United States District Court, W.D. Wisconsin
OPINION AND ORDER
BARBARA B. CRABB District Judge
Leroy Sharp has filed three motions: one for post conviction
relief under 28 U.S.C. § 2255, dkt. #1, 16-cv-473; (dkt.
#62, 08-cr-112); a second to hold his motion in abeyance
until the Court of Appeals for the Seventh Circuit has had an
opportunity to rule on his motion to file a second or
successive motion for post conviction relief, dkt. #63,
08-cr-112; and a third for appointment of counsel to
represent him on his motion. Dkt. #2. All three motions will
motion for post conviction relief will be denied because he
has not shown that he has any ground for relief. His second
motion will be denied because the court of appeals has ruled
on his motion since he filed it and has determined that he
can proceed without an order from the court of appeals.
Finally, I am denying petitioner's motion for appointment
of counsel because it is clear from the pleadings and the
record of his conviction and sentencing that he has no
possibility of success on his claim for relief.
2008, petitioner Leroy Sharp was charged in this court with
one count of distribution of five grams or more of a mixture
or substance containing cocaine base, or crack cocaine, in
violation of 21 U.S.C. § 841(a)(1). The government later
filed an information advising petitioner of its intention to
seek an enhanced penalty under 21 U.S.C. § 851, in light
of petitioner's previous felony convictions.
January 2009, petitioner entered a plea of guilty to the one
count indictment. The probation office prepared a presentence
report, noting that the government was unable to prove that
petitioner had sold heroin and that it recommended holding
him accountable for only his two deliveries of crack cocaine
to a co-defendant. The office recommended that petitioner be
found a career offender under U.S.S.G. § 4B1.1 because
he was at least 18 years old at the time he committed the
offense, his offenses were controlled substance offenses and
he had two prior convictions for either a crime of violence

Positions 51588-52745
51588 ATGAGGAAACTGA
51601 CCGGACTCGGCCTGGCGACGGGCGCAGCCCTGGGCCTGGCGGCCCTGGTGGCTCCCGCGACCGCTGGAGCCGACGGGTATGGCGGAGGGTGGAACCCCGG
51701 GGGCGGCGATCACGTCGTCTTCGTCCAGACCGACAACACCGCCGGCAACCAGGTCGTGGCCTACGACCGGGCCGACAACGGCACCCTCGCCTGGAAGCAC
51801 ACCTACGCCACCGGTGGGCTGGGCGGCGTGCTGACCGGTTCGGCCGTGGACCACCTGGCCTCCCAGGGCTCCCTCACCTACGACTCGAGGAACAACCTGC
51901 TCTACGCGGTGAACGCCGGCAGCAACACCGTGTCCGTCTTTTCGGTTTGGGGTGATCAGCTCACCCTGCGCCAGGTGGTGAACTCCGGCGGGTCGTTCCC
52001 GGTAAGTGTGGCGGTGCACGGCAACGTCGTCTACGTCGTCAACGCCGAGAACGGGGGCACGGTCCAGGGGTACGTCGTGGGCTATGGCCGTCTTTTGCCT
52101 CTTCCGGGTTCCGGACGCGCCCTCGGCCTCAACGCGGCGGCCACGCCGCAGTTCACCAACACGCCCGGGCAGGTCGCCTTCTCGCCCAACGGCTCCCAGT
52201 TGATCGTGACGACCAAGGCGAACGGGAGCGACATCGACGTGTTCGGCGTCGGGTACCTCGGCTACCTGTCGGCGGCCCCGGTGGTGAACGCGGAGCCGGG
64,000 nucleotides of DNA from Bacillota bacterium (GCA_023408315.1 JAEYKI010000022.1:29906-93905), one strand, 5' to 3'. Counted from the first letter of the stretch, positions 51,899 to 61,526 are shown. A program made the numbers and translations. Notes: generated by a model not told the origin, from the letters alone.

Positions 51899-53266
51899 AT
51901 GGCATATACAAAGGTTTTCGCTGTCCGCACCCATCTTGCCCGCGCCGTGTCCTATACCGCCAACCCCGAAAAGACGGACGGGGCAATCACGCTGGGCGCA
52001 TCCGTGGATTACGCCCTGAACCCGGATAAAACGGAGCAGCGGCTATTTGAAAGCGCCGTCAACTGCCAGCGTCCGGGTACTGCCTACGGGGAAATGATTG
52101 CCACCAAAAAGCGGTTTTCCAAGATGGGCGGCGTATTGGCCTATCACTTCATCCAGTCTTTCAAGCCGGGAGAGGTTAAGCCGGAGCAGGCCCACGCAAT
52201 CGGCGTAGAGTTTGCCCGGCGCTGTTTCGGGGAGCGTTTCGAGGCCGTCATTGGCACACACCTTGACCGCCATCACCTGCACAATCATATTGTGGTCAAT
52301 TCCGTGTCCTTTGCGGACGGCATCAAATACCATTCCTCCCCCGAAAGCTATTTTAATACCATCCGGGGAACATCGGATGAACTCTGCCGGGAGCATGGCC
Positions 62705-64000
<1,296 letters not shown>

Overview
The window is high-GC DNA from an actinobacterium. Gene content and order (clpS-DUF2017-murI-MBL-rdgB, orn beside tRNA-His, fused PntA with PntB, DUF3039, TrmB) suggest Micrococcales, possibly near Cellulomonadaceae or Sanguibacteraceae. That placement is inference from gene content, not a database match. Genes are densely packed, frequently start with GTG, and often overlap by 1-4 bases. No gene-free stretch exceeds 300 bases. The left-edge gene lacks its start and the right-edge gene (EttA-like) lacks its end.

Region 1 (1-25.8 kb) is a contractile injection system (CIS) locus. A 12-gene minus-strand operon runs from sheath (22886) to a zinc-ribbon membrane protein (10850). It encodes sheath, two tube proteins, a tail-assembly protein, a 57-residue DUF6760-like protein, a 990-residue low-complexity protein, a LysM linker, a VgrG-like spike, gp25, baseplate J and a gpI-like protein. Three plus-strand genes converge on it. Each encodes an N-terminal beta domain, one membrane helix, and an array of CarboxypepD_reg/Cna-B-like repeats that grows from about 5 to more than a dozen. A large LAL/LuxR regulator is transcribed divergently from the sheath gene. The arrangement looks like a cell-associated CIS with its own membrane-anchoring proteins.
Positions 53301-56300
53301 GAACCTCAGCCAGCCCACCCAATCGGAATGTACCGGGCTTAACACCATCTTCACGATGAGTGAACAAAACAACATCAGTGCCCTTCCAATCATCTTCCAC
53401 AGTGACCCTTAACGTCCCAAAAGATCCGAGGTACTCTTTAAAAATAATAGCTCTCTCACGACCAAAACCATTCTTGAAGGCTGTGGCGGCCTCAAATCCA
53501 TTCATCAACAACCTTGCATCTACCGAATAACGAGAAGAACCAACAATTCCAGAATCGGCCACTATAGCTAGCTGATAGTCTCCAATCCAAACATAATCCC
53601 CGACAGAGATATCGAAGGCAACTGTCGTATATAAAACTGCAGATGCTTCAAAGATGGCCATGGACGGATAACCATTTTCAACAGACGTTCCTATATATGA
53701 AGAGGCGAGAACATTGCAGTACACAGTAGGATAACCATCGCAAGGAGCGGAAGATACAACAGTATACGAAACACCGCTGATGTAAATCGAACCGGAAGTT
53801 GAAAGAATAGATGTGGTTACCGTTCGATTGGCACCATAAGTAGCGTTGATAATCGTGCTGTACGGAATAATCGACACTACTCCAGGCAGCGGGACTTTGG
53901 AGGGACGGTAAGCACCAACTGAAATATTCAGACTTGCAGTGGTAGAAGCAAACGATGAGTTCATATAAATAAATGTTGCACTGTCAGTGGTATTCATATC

or a controlled substance offense. It calculated
petitioner's prior criminal history at 37 minus 3 points
for acceptance of responsibility, making his offense level
34. His criminal history included two prior convictions for a
controlled substance offense: a 1995 offense for possession
with intent to deliver marijuana in violation of Wis.Stat.
§ 161.41(lm)(h)1 and a 2001 offense of manufacture or
delivery of 5 grams or less of cocaine, in violation of
Wis.Stat. § 961.41(1)(cm)1. In addition, he had a 2001
conviction for battery by a prisoner, in violation of
Wis.Stat. § 940.20(1).
U.S.S.G. § 4B.1, two convictions for either controlled
substance offenses or a crime of violence are sufficient for
a finding by the court that a defendant is a career offender.
Petitioner had the requisite two convictions. Accordingly,
his criminal history category under the guidelines was VI.
April 2009, petitioner was sentenced to a term of 240 months,
slightly below the bottom of his guideline range, which was
262-327 months. Petitioner appealed his sentence, which was
upheld after his appointed counsel advised the court of
appeals that he could not identify any nonfrivolous argument
to pursue on appeal. Order, dkt. #54-1, 08-cr-112. Petitioner
never filed a motion for post conviction relief until he
filed the present motion.
primary issue in this case is whether petitioner has any
claim that he can pursue in his post conviction motion.
Petitioner argues that he is entitled to relief under the
Supreme Court's decision in Johnson v. United
States, 135 S.Ct. 2551 (2015), because the Supreme Court
held in that case that the residual clause in 18 U.S.C.
§ 924(e)(2)(B) of the Armed Career Criminal Act was
little background is necessary to understand petitioner's
claim. Section 924(e) provides that persons who violate 18
U.S.C. § 922(g) of 18 U.S.C. Ch. 44 (Firearms) are to
receive enhanced sentences for their offenses if they have at
least three prior convictions for certain state or federal
controlled substance offenses or for “violent
felonies.” Subsection (B) of § 924(e)(2) defines a
“violent felony” as
any crime punishable by imprisonment for a term exceeding one
year . . . that
(i) has as an element the use, attempted use or threatened
use of physical force against the person of another [this is
referred to as the “elements” clause or the
“force” clause]; or
(ii) is burglary, arson, or extortion, involves use of
explosives [known as the enumerated offense clause], or
otherwise involves conduct that presents a serious risk
of physical injury to another”; [this italicized
clause is ...